MSN Music Uses ‘Sounds Like’ Technology to Give Listeners the Music They Like

REDMOND, Wash., April 3, 2001 — Lets say youre shopping for a new car — something similar to the cherry-red 1965 Mustang your dad drove — but every car lot you visit sends you packing, because they no longer have any cherry-red 1965 Mustangs. Or what if you go to buy a book about skiing and the clerk suggests you also buy one about mountain climbing. Why? Because the last three customers who bought skiing books also bought hiking books — never mind that you’re scared to death of heights.

Both examples are analogous to how most online music services and stores work. If theres not an exact match, the customer is either out of luck or finds their tastes lumped with those of others who have ordered roughly similar products in the past.

MSN, the most-visited site on the Internet, has a better way. The beta for MSN Music debuts today at . The service combines new
“sounds like”
technology and the expertise of a staff of music analysts, or
with the largest library of analyzed music on the Web to provide an experience that MSN predicts will change how people listen to music, find new artists and, eventually, acquire music online.

“Most people love music and would like to listen to more music — not just the same old CDs theyve been listening to, over and over again for months,”
said Jeremy Hinman, director of business development for MSN Music.
“But they dont have the time or the knowledge to find other bands or singers that fit their taste. Weve eliminated the work for the listener and dramatically increased the chances they will like the music they listen to online.”

MSN Music integrates technology developed by Hinman and the other founders of Mongo Music. Microsoft acquired the company last year and put Hinman and others from Mongo to work on expanding the technologys potential. What they developed is an online music service that provides amazing breadth and depth of content and music. The music is grouped into more than 20 different music styles, based on such music styles as rock, classical, and soundtracks, and more than 200 sub-styles.

Sounds Like Technology Eliminates Guesswork

These preprogrammed stations are just a launching pad. Users can mold music styles based on their mood or favorite tempo. They also can listen to over 1 million stations representing music they like — or even based on a single song. By offering the title of a favorite tune, users can listen to a radio station with 100 or more similar songs.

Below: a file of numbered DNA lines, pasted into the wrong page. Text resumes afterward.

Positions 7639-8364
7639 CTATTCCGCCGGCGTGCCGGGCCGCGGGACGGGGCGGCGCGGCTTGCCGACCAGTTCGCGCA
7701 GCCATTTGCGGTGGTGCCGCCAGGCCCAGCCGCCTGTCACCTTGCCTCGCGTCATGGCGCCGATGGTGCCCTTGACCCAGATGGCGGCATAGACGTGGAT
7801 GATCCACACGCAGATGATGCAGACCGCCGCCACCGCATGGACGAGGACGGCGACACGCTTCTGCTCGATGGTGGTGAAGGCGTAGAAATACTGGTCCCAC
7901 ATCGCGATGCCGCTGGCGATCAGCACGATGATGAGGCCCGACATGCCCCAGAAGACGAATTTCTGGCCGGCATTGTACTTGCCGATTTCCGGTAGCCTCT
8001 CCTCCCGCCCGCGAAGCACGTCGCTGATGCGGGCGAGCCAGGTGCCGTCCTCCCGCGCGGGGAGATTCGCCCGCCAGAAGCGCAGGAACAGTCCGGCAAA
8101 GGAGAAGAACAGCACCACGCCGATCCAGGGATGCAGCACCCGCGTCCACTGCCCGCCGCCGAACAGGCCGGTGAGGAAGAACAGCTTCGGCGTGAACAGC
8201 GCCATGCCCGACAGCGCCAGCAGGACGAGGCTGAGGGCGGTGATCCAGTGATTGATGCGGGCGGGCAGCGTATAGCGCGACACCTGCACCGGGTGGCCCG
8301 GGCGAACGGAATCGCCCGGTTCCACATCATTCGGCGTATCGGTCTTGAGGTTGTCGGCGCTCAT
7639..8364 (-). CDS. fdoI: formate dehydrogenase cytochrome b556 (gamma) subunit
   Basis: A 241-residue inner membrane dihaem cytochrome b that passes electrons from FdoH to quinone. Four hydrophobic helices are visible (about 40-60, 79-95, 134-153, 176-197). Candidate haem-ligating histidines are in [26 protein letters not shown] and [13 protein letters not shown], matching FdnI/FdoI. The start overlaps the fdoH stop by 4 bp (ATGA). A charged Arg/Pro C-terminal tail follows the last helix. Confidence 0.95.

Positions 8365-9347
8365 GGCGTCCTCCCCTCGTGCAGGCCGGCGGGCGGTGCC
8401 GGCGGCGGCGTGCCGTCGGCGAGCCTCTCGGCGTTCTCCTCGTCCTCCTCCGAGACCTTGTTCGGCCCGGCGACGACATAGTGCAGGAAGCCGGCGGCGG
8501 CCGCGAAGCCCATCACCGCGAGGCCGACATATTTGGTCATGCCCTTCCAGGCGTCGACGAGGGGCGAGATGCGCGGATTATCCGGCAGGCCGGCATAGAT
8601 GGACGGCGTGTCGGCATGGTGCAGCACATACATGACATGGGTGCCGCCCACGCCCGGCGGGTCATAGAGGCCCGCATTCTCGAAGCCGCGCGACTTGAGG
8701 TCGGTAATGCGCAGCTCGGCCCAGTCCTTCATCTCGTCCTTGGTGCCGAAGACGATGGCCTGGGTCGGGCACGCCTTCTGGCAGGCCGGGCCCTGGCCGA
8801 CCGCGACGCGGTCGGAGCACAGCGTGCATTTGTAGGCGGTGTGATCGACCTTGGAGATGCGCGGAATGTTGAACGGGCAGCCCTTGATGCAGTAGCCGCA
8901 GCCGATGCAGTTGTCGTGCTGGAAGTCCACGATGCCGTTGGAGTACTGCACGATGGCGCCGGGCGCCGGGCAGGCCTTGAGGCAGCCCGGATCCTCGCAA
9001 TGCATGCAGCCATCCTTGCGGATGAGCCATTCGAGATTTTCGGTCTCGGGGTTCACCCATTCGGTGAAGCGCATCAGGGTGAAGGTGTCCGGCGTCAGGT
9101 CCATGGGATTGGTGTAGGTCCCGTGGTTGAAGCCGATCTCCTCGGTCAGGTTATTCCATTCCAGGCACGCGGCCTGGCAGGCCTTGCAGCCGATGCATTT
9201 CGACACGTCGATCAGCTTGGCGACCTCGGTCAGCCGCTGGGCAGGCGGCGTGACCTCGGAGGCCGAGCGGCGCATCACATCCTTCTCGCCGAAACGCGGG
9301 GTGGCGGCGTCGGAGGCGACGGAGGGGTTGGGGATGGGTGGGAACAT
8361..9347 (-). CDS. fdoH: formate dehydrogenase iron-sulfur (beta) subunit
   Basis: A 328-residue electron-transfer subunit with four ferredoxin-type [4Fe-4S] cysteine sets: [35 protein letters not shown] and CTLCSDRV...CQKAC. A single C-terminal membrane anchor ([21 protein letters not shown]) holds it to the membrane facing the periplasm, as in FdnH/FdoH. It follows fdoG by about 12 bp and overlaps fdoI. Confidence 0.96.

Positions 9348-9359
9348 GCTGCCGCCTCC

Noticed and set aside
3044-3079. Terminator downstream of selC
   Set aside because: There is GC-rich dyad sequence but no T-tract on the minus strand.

How? With
“sounds like”

The technology picks other songs based on the musical attributes of the listeners favorite songs — not the taste of other listeners, the style of clothes the band wears or the decade the music was recorded.
“Its all about the sound of the music,”
said Geoff Stanfield, who, as chief musicologist of MSN Music, is responsible for all the groovers.

The benefit of
“sounds like”
technology is obvious when applied to an artist such as Miles Davis, Stanfield said.
“What if you only like Miles early 70s electric period and not his straight ahead or bop periods? Sounds like technology delivers the songs in the selected period and overlooks songs that dont fit — Miles Davis isnt simply just jazz.”

Songs are grouped and classified based on human, as well as electronic analysis, of the music. The human factor comes from a staff of MSN groovers with exceptional musical resumes. Stanfield is a graduate of the Berklee College of Music in Boston and was a member of the rock band Black Lab.
“Before I was doing this, I was recording music and touring,”
he said.

The groover assigned by MSN Music to electronic and dance music runs his own record label and has worked with various artists. The musicologist who oversees international pop and rock plays keyboards for the African pop singer Femi Kuti.

Besides analyzing songs, the musicologists maintain and select music for MSNs music style pages. Each page offers a list of subcategory pages, along with exclusive stories, interviews with artists and editors picks of lesser-known artists within the style.

“I would have loved to have a service like this when I was in college and high school,”
Stanfield said.
“The knowledge of MSN Musics groovers allows music fans to discover the newest and hippest artists. Its like having your own music guru.”

MSN Music Links Listeners with Music, New Artists

After finding new bands and artists they like, MSN Music users can link to online music stores such as Best Buy, and to purchase albums. MSN is working with the major and independent music labels to find more ways to acquire music online, Hinman said.

Fans wont be confined to listening to MSN Music on their desktop PCs. MSN expects in coming years to offer a full range of listening options — any time, any place and on any device, Hinman said.

MSN Musics services and expanded listening opportunities will benefit the entire music industry as well as individual fans, Hinman added. Since MSN Music doesnt use the same collaborative filtering model as other services, it will expand the amount and diversity of music that fans can hear, allowing large and small record labels and artists to get their music out to listeners, he said.

“MSN Music will make it much easier for consumers to dictate what kind of music they want,”
Hinman said.

If MSN Music staffers hear a song by a new artist, like it and deem it similar to another very popular song, they link it to that popular song so listeners can hear it, Hinman explained.
“We dont just keep recycling all of the same songs that are played on every station,”
he said.
“That gives listeners few choices and makes it hard for new artists to get heard.”